The Ontario Human Rights Commission (OHRC) has moved to clear up any lingering confusion around the type of medical documents required to support a request for accommodation at work.
In February, it released a policy statement identifying what medical documentation is to be provided when disability-related accommodation requests are made. Under Ontario human rights law, employers have a legal duty to accommodate to the point of undue hardship.
The commission has provided more clear information on something that has been causing confusion, said Cherie Robertson, senior policy analyst at the OHRC in Toronto.
“We’re hoping that putting out this statement offers clarification for everybody involved and makes the process smoother for people requesting accommodation and for HR people who are dealing with accommodation requests.”
The original 2001 “Policy and guidelines on disability and the duty to accommodate” was focused on employers and unions while the updated version published by the OHRC last year added service and housing providers to those bearing a legal duty to accommodate, said Stefanie Di Francesco, employment lawyer at McMillan in Toronto.
“I certainly think it’s a helpful update,” she said. “It’s an update of where the law is now, taking into consideration the case law and what the commission and tribunal have seen in the past 15 years.”
The clarified policy statement released in February sets out detailed guidance regarding the type and scope of medical information that can be provided to support an accommodation request.
This information should include:
• that the person has a disability
• the limitations or needs associated with the disability
• whether the person can perform the essential duties or requirements of the job, with or without accommodation
• the type of accommodations that may be needed to allow the person to fulfill the essential duties or requirements of the job
• regular updates about when the person expects to come back to work, if she is on leave.
Currently, requests for accommodation are often accompanied by insufficient information from employees or excessive data requests by employers, said Stuart Rudner, employment lawyer at Toronto’s Rudner MacDonald.
“There is a lot of confusion in this area,” he said. “There’s always a struggle to balance privacy rights and the right to accommodate.”
Legal advice provided to employers has always been focused on the limitations of the employee to carry out her job functions, but not diagnosis or other medical information, said Rudner.
“This clarification is quite helpful because this is almost a constant battle,” he said. “It makes it very clear that employers are entitled to whatever information is necessary to allow them to assess the need for accommodation, but no more.”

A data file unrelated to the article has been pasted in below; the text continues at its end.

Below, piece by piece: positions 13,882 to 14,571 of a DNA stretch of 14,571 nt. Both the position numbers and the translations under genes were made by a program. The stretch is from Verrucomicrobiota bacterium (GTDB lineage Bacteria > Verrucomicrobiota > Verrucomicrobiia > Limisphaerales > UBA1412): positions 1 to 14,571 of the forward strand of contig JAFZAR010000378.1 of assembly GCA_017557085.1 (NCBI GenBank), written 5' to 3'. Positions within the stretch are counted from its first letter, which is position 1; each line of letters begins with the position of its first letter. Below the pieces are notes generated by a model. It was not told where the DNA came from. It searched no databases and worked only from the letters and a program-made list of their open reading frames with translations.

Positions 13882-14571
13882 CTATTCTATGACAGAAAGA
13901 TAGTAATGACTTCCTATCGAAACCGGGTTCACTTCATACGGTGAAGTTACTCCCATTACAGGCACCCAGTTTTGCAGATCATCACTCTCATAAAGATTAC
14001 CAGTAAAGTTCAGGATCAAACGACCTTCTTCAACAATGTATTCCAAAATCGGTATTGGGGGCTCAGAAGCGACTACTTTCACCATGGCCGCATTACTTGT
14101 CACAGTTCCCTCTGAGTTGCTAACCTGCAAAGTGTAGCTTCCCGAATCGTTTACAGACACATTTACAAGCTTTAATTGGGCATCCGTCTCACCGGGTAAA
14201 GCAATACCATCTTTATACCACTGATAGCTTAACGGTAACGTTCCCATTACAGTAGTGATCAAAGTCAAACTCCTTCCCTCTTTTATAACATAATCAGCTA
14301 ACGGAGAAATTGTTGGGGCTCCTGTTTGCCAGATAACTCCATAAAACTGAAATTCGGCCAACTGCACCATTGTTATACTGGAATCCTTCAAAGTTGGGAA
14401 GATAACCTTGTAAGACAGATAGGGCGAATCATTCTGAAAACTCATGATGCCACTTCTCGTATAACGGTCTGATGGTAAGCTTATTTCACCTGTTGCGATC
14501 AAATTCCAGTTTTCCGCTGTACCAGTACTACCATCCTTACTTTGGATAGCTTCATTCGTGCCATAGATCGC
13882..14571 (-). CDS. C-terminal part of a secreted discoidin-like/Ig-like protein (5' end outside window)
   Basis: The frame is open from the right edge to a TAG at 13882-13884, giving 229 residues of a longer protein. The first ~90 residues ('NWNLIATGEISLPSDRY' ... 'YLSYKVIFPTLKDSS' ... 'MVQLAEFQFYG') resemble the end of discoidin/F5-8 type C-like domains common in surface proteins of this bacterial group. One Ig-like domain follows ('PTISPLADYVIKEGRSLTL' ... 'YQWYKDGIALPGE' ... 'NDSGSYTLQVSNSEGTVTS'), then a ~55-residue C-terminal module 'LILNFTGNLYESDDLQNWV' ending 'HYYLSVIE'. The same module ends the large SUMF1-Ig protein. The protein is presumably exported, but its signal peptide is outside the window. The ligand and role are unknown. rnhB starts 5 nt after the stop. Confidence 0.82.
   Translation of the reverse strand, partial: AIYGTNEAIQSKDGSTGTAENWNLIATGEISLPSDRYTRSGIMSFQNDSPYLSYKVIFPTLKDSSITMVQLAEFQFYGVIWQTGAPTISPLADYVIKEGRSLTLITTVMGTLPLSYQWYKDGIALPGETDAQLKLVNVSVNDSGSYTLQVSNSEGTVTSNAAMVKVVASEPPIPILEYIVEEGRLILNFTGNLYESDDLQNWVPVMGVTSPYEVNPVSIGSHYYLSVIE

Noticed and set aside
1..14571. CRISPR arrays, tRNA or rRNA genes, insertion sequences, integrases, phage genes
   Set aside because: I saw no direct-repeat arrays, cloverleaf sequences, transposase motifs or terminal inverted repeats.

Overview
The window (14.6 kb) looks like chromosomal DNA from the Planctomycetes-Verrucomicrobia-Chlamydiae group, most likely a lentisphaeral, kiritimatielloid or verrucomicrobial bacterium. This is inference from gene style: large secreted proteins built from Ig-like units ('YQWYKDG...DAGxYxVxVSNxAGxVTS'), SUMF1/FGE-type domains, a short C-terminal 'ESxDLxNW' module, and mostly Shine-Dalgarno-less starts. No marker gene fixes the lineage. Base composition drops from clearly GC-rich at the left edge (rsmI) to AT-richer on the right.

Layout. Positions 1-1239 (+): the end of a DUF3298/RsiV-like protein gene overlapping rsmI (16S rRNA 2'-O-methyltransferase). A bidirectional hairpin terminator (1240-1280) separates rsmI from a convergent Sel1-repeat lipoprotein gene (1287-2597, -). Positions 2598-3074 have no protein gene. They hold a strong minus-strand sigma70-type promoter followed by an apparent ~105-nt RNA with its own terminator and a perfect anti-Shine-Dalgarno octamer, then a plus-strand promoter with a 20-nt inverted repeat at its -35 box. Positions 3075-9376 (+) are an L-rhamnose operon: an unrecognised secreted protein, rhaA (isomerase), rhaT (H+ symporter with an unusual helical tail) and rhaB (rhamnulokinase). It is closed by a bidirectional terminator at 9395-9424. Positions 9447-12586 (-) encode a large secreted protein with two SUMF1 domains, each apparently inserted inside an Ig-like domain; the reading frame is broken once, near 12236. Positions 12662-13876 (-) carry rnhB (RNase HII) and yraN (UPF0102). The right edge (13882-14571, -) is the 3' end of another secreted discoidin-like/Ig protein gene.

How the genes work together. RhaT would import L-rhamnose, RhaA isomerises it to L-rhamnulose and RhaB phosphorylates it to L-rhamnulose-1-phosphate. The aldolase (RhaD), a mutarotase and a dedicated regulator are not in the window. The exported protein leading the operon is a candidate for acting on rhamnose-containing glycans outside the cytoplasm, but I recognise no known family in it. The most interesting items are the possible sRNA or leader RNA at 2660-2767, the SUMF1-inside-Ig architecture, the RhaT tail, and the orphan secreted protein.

“At the same time, it confirms to employees that they need to be a part of the process. The process of accommodation is supposed to be a two-way dialogue… so hopefully this will remind both sides of what their obligations are.”
Striking a balance
Confusion leading to overbroad requests was undermining the dignity and privacy of people with disabilities, said Robertson.
“Employers, much like universities and colleges, were under the impression or had never been questioned on the practice that many of them have participated in asking for what we think is intrusive medical documentation, including things like a person’s treatment plan or their prognosis,” she said. “Mainly, the hot spot is the request for a person’s diagnosis.”
Diagnoses are off limits because “the focus should always be on a person’s functional limitations,” said Robertson.
“That requires an individual assessment. A diagnosis can label somebody but, as we know, a person can share a diagnosis with many other people and yet their disability-related needs can be completely different.”
“The diagnosis, in and of itself, seems to be something of a red herring and a distraction from what the accommodation process ought to be, and that is an individual assessment of what that person’s disability-related needs and functional limitations in their job are.”
Essentially, what the policy strives for is limiting the accommodator’s focus to the functional limitations associated with the disability, rather than the diagnosis, she said.
Stigmas still exist, especially around mental health, said Robertson.
Resultingly, if an employee knows his employer will require diagnosis documentation, he could be deterred from seeking the accommodations he is legally entitled to, she said.
That’s certainly the aim of the policy — to provide clarification and guidance so accommodation can be individual to the particular employee in particular circumstances, said Di Francesco.
“It’s basically providing employers and employees with a guideline of what they could expect, generally, to ask for and to receive,” she said.